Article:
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Texas Statutory Declaration of Guardian for an Adult or Estate Law

Power of Attorney and Health Care – General – Texas

Execution and Witnesses

A person, other than an incapacitated person may, designate persons to serve as guardian of the person of the declarant or the estate of the declarant if the declarant becomes incapacitated. The declaration must be attested to by at least two credible witnesses 14 years of age or older who are not named as guardian or alternate guardian in the declaration. A declarant may disqualify specifically named persons from serving as guardian of the declarant’s person or estate, and the persons so named may not be appointed guardian under any circumstances. A declaration must have attached a self proving affidavit signed by the declarant and the witnesses attesting to the competence of the declarant and the execution of the declaration. A properly executed and witnessed declaration and affidavit are prima facie evidence that the declarant was competent at the time the declarant executed the declaration and that the guardian named in the declaration would serve the best interests of the ward.


The declaration and affidavit may be filed with the court at any time after the application for  appointment of a guardian is filed and before a guardian is appointed. Unless the court finds that the person designated in the declaration to serve as guardian is disqualified or would not serve the best interests of the ward, the court will appoint the person as guardian in preference to those otherwise entitled to serve as guardian. If the designated guardian does not qualify, is dead, refuses to serve, resigns, or dies after being appointed guardian, or is otherwise unavailable to serve as guardian, the court shall appoint the next eligible designated alternate guardian named in the declaration. If the guardian and all alternate guardians do not qualify, are dead, refuse to serve, or later die or resign, the court will appoint another person to serve as otherwise provided by the Probate Code.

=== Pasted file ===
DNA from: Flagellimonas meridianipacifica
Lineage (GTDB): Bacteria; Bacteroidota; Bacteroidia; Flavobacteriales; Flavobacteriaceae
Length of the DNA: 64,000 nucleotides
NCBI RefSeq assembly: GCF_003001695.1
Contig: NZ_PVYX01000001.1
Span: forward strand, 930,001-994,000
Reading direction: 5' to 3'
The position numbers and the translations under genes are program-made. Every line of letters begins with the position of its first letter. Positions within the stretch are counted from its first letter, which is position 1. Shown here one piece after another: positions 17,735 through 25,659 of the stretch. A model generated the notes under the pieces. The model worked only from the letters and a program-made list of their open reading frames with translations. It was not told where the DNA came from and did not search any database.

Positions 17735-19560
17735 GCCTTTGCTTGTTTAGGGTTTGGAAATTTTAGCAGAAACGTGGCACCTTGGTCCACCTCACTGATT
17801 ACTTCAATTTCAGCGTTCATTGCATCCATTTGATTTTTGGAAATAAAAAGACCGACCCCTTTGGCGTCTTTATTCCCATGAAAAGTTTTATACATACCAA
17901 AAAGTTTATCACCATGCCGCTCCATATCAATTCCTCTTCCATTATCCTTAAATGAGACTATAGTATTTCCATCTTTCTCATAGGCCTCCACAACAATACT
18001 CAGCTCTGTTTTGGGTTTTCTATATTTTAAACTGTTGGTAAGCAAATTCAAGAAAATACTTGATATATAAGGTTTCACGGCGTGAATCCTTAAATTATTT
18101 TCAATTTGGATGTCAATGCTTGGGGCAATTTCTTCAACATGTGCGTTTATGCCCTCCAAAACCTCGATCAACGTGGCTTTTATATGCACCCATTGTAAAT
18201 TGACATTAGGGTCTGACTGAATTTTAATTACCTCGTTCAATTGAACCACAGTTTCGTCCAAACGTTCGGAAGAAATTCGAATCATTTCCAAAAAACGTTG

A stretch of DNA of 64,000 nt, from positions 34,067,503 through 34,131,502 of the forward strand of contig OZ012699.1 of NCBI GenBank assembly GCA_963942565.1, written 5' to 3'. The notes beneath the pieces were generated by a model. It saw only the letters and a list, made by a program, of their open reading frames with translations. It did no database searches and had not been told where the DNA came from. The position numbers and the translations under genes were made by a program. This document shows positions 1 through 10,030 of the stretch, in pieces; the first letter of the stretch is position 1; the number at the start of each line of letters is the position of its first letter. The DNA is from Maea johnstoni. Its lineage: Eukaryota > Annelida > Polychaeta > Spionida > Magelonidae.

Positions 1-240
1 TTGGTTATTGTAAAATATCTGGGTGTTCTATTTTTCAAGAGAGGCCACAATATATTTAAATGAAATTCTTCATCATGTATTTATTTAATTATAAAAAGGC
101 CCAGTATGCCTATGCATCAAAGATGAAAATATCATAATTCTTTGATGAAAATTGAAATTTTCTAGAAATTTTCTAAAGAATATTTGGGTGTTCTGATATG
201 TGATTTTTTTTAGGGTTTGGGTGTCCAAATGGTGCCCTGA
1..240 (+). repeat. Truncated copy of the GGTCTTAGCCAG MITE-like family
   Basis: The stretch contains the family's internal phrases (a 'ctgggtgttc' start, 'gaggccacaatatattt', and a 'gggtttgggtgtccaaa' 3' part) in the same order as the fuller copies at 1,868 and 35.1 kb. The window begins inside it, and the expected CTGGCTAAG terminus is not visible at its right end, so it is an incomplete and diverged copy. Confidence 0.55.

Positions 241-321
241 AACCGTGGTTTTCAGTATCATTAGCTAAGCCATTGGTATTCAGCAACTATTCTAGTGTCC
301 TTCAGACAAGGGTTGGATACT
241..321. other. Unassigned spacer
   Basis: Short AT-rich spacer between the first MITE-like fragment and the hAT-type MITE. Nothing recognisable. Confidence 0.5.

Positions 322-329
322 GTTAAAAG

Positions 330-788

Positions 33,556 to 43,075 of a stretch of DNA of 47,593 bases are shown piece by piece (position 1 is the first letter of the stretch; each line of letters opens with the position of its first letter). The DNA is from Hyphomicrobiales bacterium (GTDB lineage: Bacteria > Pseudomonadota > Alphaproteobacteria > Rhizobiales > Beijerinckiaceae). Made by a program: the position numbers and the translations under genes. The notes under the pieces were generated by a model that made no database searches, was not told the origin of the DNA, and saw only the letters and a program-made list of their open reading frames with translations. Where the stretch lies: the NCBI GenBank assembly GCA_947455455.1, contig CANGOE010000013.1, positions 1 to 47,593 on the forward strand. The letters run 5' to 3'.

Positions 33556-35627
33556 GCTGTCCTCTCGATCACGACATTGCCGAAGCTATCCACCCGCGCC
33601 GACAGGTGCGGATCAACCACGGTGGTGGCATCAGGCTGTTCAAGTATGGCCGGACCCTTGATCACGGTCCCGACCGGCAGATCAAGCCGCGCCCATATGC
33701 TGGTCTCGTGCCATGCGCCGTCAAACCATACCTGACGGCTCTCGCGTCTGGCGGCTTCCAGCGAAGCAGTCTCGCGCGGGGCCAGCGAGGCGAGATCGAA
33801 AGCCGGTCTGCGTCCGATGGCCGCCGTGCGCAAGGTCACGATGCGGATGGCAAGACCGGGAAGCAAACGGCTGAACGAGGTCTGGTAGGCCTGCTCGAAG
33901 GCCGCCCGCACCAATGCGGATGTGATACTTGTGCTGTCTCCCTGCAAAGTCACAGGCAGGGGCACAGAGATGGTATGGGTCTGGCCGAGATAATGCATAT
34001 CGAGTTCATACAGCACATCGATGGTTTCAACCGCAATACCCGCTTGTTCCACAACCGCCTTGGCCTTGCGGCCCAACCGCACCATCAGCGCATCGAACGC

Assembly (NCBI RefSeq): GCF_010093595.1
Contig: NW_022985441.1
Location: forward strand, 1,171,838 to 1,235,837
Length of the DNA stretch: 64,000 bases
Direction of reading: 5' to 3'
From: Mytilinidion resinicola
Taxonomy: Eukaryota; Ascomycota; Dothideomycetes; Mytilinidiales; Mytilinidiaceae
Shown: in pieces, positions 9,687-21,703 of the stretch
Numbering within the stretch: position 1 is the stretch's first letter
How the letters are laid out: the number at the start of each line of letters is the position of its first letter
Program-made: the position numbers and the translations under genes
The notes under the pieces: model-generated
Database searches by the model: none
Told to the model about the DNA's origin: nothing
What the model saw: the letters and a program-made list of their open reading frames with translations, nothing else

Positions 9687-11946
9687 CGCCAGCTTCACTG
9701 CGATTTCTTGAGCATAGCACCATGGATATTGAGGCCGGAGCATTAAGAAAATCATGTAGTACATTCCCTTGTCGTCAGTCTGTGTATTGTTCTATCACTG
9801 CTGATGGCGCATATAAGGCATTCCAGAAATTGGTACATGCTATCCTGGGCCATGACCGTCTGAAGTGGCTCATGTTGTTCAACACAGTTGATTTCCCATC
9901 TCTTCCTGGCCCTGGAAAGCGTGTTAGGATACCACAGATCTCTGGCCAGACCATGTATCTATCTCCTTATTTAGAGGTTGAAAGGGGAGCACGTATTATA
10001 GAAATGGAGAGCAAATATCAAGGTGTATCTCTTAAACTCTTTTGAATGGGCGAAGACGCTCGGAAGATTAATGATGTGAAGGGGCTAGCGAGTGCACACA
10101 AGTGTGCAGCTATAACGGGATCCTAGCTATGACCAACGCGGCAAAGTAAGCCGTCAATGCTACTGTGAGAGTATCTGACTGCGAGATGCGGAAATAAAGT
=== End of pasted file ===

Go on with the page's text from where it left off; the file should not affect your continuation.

A declarant may revoke a declaration in any manner provided for the revocation of a will under Section 63 of the Probate Code (“No will in writing, and no clause thereof or devise therein, shall be revoked, except by a subsequent will, codicil, or declaration in writing, executed with like formalities, or by the testator destroying or canceling the same, or causing it to be done in his presence.) A declaration may be re-executed in the manner as is required for an original declaration. If a declarant designates the declarant’s spouse to serve as guardian, and the declarant is subsequently divorced from that spouse before a guardian is appointed, the provision of the declaration designating the spouse has no effect.


A declaration and affidavit may be in any form as long as it clearly indicates the declarant’s intention to designate a guardian for the declarant’s child. The statutory form may be used but is not required.

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Inside Texas Statutory Declaration of Guardian for an Adult or Estate Law